HOW SPIES THINK: Ten lessons in intelligence.

AuthorRolfe, Jim

ANTHONY SMITH HOW SPIES THINK: Ten lessons in intelligence

Author: David Omand

Published by: Penguin UK, London, 2021, 368pp, $48.

David Omand began his official career in the United Kingdom's signals intelligence agency, Government Communications Headquarters (GCHQ), and worked through a series of positions in that agency and the British Ministry of Defence as, variously, principal private secretary to the secretary of state for defence during the Falklands conflict, UK defence counsellor to NATO, based in Brussels, deputy under-secretary of state for policy in the Ministry of Defence and director GCHQ. From there he was appointed as permanent secretary at the Home Office and then permanent secretary in the Cabinet Office and the United Kingdom's first security and intelligence co-ordinator. Omand retired from official life in 2005.

Following his official career, Omand reinvented himself as a scholar. He has held teaching and research positions in London and Paris and has published a number of significant books before this one. Most notably, these include Securing the State (Oxford University Press, 2010) on the relationship between intelligence and security and, with co-author Mark Phythian, Principled Spying: The Ethics of Secret Intelligence (Georgetown University Press, 2018) on the ethics of the intelligence world.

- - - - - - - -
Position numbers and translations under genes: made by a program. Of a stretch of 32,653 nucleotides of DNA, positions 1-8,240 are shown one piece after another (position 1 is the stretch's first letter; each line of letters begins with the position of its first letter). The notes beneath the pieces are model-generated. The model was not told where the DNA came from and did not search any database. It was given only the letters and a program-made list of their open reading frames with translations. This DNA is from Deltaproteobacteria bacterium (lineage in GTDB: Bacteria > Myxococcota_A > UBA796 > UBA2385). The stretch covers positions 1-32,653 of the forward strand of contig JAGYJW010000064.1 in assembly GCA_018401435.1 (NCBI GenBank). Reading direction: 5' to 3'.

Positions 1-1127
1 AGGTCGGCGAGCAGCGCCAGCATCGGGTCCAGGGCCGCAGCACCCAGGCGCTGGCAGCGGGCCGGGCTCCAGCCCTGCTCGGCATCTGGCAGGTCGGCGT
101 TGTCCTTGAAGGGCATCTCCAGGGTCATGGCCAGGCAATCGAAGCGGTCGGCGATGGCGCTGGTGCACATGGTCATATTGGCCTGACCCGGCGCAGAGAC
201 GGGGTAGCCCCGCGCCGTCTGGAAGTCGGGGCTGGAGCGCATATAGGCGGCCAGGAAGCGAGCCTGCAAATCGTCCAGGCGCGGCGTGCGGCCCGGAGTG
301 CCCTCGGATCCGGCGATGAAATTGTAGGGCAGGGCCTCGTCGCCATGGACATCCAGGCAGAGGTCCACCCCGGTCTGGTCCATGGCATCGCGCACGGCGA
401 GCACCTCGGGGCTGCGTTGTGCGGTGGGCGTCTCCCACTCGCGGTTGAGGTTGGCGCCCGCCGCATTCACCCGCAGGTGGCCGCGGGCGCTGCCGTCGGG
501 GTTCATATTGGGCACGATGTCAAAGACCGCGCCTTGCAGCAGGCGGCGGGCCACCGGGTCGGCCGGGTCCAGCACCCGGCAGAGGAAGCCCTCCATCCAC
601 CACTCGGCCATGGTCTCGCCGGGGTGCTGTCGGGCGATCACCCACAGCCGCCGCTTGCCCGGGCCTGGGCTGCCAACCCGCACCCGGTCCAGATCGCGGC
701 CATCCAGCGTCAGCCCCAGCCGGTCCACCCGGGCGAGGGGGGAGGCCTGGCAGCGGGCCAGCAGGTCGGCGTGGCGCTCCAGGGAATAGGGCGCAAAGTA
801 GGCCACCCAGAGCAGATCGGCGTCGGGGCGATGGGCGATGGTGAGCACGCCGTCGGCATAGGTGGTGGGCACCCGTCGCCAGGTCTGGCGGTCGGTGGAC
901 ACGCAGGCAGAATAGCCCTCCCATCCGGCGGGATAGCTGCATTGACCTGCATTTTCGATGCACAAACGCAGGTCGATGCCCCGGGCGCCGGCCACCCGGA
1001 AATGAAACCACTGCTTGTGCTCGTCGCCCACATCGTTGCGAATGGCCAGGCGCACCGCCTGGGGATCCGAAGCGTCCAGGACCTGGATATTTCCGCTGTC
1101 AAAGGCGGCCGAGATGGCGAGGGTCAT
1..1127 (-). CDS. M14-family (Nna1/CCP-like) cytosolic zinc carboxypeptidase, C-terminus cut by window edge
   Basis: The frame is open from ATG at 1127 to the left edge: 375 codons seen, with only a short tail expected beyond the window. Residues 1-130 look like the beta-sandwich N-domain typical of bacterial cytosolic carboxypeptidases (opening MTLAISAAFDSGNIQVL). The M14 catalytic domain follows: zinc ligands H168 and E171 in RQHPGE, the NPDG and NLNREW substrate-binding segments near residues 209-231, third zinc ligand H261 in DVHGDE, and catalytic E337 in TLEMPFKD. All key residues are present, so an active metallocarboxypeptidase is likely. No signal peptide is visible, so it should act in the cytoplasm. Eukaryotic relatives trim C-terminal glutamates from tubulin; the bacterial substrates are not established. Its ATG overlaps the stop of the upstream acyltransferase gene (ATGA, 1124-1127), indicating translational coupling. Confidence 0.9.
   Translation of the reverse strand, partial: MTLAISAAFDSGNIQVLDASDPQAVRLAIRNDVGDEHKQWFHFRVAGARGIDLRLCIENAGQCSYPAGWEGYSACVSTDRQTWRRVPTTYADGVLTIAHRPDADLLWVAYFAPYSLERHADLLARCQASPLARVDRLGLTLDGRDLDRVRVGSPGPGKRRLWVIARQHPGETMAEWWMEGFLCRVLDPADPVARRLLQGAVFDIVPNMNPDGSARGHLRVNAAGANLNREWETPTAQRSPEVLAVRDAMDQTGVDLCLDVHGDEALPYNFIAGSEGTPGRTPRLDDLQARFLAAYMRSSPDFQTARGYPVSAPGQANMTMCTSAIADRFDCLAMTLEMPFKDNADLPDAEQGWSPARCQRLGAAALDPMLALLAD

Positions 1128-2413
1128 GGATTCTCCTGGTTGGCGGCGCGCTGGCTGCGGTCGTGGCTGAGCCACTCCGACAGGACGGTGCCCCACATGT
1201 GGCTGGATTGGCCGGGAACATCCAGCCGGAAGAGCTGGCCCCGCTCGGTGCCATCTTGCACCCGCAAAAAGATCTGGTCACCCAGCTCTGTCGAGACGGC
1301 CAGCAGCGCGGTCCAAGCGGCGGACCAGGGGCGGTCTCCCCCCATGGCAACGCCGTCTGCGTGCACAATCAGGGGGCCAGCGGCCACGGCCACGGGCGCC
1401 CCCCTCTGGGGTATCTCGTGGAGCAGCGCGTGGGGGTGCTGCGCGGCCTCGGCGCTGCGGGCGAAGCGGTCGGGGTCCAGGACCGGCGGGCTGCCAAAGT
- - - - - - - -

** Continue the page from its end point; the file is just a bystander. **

This preamble is by way of saying that Omand is well worth reading when he talks about the intersections of intelligence and policy, which to a large extent is what this book is about.

Omand derives ten lessons that intelligence analysts should be paying heed to when they practice their craft. And intelligence analysts in this sense are anyone, including politicians, who use intelligence to derive conclusions or to make policy decisions.

The lessons are themselves divided into three groups: 'ordering our thoughts'; 'checking our reasoning'; and 'making intelligent use of intelligence'. Within those groups, the lessons begin at the need for situational awareness, context in other words, and work through ways of organising our information, of understanding our own obsessions, prejudices and perceptions and the ways they might mislead us, and how we can best use intelligence through the development of strong relationships and partnerships (the Five Eyes relationship gets many mentions as being particularly valuable to all the partners). He concludes the lessons with thoughts on how we need to be able to deal with the digital...

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